As those and other AI technologies find their way into the enterprise, immediate benefits will accrue in two broad buckets of value: the ability to take cost out by automating simple repetitive tasks and the ability to help users solve complex problems and gain insights that are too vast or time-consuming for humans to garner without the help of a machine. (Download chart or see page 16, KMWorld, November/December 2015 Volume 24, Issue 10.)

AI is adding value now

Solutions are finding their way into the enterprise today. The power of Cortana, Google Now and Siri to take actions on a user’s behalf have moved from novelty to critical functionality with lightening speed. Users now can lean on a system to handle an increasing number of cumbersome tasks.

Freemium offerings are also targeting the enterprise user. Amy the personal assistant from x.ai helps with the task of scheduling meetings using AI to negotiate available meeting times and logistics. Tagatoo offers users the opportunity to better identify tasks and priorities within the deluge of e-mails we all receive.

Meanwhile, products like IBM Watson and Microsoft Office Graph and Delve are making inroads into the workplace. And as the technology and market mature, those will just be the sharp point of the spear for what will become a pervasive landscape of cognitive solutions across a myriad of horizontal and vertical use cases.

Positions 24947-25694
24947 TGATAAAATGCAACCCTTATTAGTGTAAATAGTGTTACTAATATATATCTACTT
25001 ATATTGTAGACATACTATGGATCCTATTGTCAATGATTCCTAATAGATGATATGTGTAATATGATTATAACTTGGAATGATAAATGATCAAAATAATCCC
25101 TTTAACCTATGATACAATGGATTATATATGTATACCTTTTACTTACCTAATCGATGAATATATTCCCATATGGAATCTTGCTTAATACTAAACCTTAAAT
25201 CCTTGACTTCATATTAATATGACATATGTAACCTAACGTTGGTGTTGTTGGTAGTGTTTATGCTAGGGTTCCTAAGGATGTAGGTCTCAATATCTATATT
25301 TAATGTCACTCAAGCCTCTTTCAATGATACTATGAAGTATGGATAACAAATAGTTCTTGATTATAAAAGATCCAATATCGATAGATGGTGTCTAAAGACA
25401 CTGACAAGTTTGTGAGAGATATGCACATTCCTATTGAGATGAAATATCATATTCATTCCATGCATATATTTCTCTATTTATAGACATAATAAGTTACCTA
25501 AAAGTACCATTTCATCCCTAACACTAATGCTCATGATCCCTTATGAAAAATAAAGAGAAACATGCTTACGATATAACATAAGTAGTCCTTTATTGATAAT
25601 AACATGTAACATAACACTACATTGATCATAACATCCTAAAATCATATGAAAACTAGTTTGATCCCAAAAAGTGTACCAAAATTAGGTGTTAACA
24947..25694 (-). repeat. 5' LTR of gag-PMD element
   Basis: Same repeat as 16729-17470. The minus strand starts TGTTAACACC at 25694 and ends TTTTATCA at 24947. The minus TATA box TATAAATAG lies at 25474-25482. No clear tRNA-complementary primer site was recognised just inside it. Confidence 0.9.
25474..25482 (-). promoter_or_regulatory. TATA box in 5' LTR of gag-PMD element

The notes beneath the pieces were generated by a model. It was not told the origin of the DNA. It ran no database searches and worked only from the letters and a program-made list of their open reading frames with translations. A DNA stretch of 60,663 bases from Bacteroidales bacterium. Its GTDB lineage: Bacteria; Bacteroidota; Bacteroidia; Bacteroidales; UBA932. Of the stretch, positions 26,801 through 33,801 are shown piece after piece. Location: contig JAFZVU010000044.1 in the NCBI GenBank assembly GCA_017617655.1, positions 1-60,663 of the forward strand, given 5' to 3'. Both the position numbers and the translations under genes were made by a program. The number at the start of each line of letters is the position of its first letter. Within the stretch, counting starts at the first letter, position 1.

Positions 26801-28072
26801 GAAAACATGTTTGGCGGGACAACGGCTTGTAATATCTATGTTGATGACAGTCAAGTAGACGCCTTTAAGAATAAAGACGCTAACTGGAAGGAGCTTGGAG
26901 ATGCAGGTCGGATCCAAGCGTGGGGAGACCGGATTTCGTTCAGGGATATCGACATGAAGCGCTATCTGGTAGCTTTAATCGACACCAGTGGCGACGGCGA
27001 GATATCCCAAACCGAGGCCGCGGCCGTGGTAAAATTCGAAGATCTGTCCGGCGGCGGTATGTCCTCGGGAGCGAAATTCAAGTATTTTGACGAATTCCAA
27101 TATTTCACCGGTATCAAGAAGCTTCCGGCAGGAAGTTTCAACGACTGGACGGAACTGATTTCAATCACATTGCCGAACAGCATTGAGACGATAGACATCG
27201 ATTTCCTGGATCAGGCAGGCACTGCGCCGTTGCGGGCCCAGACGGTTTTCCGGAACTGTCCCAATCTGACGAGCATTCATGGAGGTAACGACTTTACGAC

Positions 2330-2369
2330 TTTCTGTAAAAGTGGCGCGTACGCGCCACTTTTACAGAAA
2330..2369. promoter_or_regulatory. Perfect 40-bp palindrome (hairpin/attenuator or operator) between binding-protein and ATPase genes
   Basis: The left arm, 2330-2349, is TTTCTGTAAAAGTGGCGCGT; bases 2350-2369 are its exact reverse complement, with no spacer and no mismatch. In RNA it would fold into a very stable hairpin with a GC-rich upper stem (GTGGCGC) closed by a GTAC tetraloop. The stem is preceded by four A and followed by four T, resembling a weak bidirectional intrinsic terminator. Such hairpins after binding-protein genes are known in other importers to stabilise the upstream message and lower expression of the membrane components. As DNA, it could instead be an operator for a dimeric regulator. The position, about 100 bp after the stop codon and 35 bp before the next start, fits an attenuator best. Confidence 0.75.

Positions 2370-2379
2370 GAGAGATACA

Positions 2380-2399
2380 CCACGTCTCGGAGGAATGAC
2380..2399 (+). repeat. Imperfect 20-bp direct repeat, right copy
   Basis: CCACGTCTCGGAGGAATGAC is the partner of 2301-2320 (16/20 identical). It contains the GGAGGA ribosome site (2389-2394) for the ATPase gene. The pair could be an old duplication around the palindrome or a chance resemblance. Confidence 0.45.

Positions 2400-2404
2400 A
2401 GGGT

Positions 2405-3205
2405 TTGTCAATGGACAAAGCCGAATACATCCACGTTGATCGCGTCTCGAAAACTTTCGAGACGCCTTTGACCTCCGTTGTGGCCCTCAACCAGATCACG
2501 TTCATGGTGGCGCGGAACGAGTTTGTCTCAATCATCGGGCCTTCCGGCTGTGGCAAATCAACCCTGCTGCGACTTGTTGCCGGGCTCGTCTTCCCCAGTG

Three things to do

If recent history tells us anything, it’s that knowledge management professionals need to understand and leverage disruption, not be swept along by it. With AI pounding on the door and sneaking through the windows of your enterprise, now is the time to:

  • Learn what AI really is, and what it isn’t.The gap between what we think AI can do and what it actually can do today can be very wide. Spend time understanding the landscape of capabilities out there. Some might prove too nascent to serve the needs of your organization yet. However, for those who embrace the cutting edge, being an early adopter may have a competitive advantage.
  • Evaluate benefits as well as risks.This is a replay of the old consumerization warnings that we’ve all been hearing for years. It may be cool, it may help your users, but it may also be putting your organizational assets at risk. For instance, before you embrace a solution that eases scheduling hassles for your users, make certain that the meeting entitled “Discuss Acquisition of Competitor” isn’t visible to the world.
  • Determine how it fits into your architecture and strategy.These technologies are going to increasingly look and act like new virtual team members. To that end, they should be aligned and offer integration into your overall digital workplace strategy. Ensure that point solutions either support your overall enterprise architecture or be prepared to swap them out. For example, Cortana is likely to be better aligned and integrated with Microsoft enterprise assets like Office Graph and Microsoft’s backend information sources. Does your strategy leverage strategic vendor relationships? Standards? Vendor partnerships? The answer to those will ultimately help drive your strategy.